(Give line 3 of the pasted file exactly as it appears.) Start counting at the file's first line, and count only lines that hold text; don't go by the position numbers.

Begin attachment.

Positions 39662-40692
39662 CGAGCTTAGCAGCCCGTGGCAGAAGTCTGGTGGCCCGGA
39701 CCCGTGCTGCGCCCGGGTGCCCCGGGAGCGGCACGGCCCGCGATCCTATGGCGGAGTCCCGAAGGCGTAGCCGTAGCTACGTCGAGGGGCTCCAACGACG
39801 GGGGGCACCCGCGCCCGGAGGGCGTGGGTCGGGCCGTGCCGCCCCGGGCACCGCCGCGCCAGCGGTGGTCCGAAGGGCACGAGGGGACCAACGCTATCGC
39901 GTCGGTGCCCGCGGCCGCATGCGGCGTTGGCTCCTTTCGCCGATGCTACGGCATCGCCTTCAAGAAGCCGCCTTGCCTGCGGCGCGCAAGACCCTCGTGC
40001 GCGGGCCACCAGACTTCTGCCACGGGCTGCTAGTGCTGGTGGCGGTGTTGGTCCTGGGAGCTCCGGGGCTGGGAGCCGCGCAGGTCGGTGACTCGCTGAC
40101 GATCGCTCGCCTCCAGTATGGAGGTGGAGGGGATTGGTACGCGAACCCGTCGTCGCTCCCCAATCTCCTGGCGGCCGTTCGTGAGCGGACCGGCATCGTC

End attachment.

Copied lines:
39701 CCCGTGCTGCGCCCGGGTGCCCCGGGAGCGGCACGGCCCGCGATCCTATGGCGGAGTCCCGAAGGCGTAGCCGTAGCTACGTCGAGGGGCTCCAACGACG